An oasis meets farm life on Barnston Island
As the Fraser River nears the Pacific, its lower course is dotted with isles large and small, from metropolitan Lulu Island in Richmond to rural Barnston Island just east of the Port Mann Bridge. Several, such as Deas Island in Delta, are now wholly preserved as public parks. Conversely, Westham Island, downstream from Ladner, is all privately owned, though several berry and mixed-farming operations welcome visitors. Much like Westham and Deas, Barnston Island has long been a favourite with day-trippers out for a walk or bike ride. The catch there is Barnston’s status as a mostly “look but don’t touch” destination.
In the 1980s, when the Georgia Straight first reported on Barnston Island as a day-trip destination, there was no public access along the narrow 10-kilometre perimeter dike road. Those who took the five-minute ride across Parsons Channel to the island aboard the free provincial ferry could enjoy the scenery but not much else. With the establishment of Surrey Bend Regional Park in 1995, that state of affairs shifted slightly. A small rest area at Robert Point (not to be confused with Washington state’s Point Roberts enclave adjacent Tsawwassen in Delta) was created on the island’s northwest corner opposite the mainland portion of the new park. Washrooms, trash cans, picnic tables, and a stretch of sandy beach provided welcome relief for both visitors in search of the river and islanders weary of dealing with trespassers.
More recently, in 2009, Metro Vancouver Parks purchased eight hectares of shoreline at Mann Point on the island’s northeastern tip and bolstered it with seven more hectares last September to create a second riverside rest area.
Frieda Schade, Metro Park’s central-area manager, told the Georgia Straight by phone that since the 1960s, Metro Vancouver (then known as the GVRD) has had a long-standing vision to acquire land for future parks. “We’ve been pretty successful gradually opening land to meet demand in places like Tynehead Regional Park in Surrey, one of the earliest sites acquired, in the 1970s.” Schade dismissed any suggestion that more of Barnston Island might be added to the Surrey Bend park. “There’s a lot of important agriculture on the island. We’ve met our needs and there’s no reason to acquire more. With all the redevelopment in Surrey, hopefully, Surrey Bend will remain a little oasis.”
To assess the new addition, the Straight journeyed to Barnston Island earlier this month. Much had changed since previous visits. In the interim, proposals by a group of 23 landowners to rezone their properties from agriculture to light industrial use had been turned down by the Agricultural Land Commission in 2006. Other ill-fated plans floated for the island included using it as a stepping stone for a new bridge to Pitt Meadows on the Fraser River’s north shore, an amusement park, a racetrack, even a university campus.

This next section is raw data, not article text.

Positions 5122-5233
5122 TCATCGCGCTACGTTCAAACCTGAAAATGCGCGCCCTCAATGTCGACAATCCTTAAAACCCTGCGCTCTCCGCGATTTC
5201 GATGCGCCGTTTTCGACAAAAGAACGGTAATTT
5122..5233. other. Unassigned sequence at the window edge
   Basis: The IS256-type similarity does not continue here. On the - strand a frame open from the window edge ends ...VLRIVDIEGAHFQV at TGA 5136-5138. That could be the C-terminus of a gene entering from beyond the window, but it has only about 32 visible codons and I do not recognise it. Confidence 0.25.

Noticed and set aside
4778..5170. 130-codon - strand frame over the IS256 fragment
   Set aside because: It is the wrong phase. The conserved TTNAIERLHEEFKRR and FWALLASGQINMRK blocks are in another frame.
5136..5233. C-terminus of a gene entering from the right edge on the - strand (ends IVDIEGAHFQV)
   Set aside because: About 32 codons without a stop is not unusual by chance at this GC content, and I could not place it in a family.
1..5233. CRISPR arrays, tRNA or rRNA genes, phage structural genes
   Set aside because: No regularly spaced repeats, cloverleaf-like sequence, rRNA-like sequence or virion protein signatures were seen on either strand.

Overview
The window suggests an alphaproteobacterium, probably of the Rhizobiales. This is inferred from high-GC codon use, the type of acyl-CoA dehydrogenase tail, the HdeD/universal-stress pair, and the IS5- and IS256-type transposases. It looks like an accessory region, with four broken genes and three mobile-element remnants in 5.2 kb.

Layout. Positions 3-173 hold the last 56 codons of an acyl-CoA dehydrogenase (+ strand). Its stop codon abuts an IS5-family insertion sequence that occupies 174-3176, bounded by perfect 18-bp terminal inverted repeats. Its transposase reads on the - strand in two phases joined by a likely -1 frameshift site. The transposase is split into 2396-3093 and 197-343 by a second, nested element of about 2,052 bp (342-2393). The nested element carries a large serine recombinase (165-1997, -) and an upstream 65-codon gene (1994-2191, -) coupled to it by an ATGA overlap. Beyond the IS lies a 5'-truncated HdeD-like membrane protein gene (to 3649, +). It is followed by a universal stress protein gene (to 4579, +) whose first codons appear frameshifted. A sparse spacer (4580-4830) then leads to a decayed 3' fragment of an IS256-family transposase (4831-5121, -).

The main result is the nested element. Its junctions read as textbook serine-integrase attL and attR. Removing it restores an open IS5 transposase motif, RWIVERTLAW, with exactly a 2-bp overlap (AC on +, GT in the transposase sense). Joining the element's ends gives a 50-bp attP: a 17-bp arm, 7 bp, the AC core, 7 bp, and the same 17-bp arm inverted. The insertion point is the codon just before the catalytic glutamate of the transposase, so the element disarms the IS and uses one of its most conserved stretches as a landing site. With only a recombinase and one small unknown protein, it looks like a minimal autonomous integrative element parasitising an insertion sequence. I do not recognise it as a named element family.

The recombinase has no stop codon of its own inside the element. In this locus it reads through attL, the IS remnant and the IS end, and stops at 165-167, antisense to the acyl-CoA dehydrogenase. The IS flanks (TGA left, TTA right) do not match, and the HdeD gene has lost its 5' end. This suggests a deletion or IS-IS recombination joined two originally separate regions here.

These days, the island looks much as it always has to the untrained eye, a little Brigadoon set apart from landscape-altering changes wrought by work on the South Fraser Perimeter Road’s eastern section. Although access to Mann Point is currently sketchy; a grassy patch affords views of the Golden Ears Bridge. In a bid to restrict ATV access to the delicate shoreline, a problem that plagued Richmond’s Iona Island before it was reclaimed as a regional park in the 1980s, Metro Parks has barricaded Mann Point with concrete blocks.
Although islanders favour a reduction in motorized traffic in general, chats with residents revealed a more complex picture. When reached by phone at her Painted River Farm, Donna Gilmore said: “I like my rush hour, tripping over my dogs on the way out the gate to the barn. I’m a sixth-generation farmer, and I couldn’t do anything else.” Together with her husband Wes, Gilmore raises 70 head of cattle and a hundred goats for meat that they sell to local consumers.
“People see this as a jewel, but there used to be 11 dairy farmers. Now there’s one, and even that’s a rental property. All the island is good for is growing great grass. Our herbs come from greenhouses, the cows live in barns, and cranberries grow in water. Wow!” Barnston Island Herb Farm co-owner Jennifer Hoffmann highlighted the sometimes fine line islanders tread between living modern and antiquated lifestyles. “It’s nice if you don’t have to go anywhere, but doing business is a pain in the butt. Ferry access is a big issue. The whole island isn’t a park, but that’s how a lot of visitors see things, especially cyclists who call me names when I’m driving past, even if I am only doing 30 kilometres an hour.”
The litany of pros and cons cited by the two landowners ran the gamut between how peaceful the island can be midweek to the stress of manoeuvring farm equipment past visitors on summer weekends. Both agreed spring is an ideal time to visit Barnston.
Just don’t everyone go at once.
Access: Surrey Bend Regional Park lies 35 kilometres east of Vancouver. Take Highway 1 east across the Port Mann Bridge, then 176th Street North [Exit 53] toward the Fraser River. Turn east on 104th Avenue to the Barnston Island ferry parking lot. Trails lead into Surrey Bend from both the ferry parking lot as well as a short distance west at the intersection of 176th and 104th. The Barnston Island ferry schedule is posted on the BC Government website. For information on Painted River Farm, visit their website.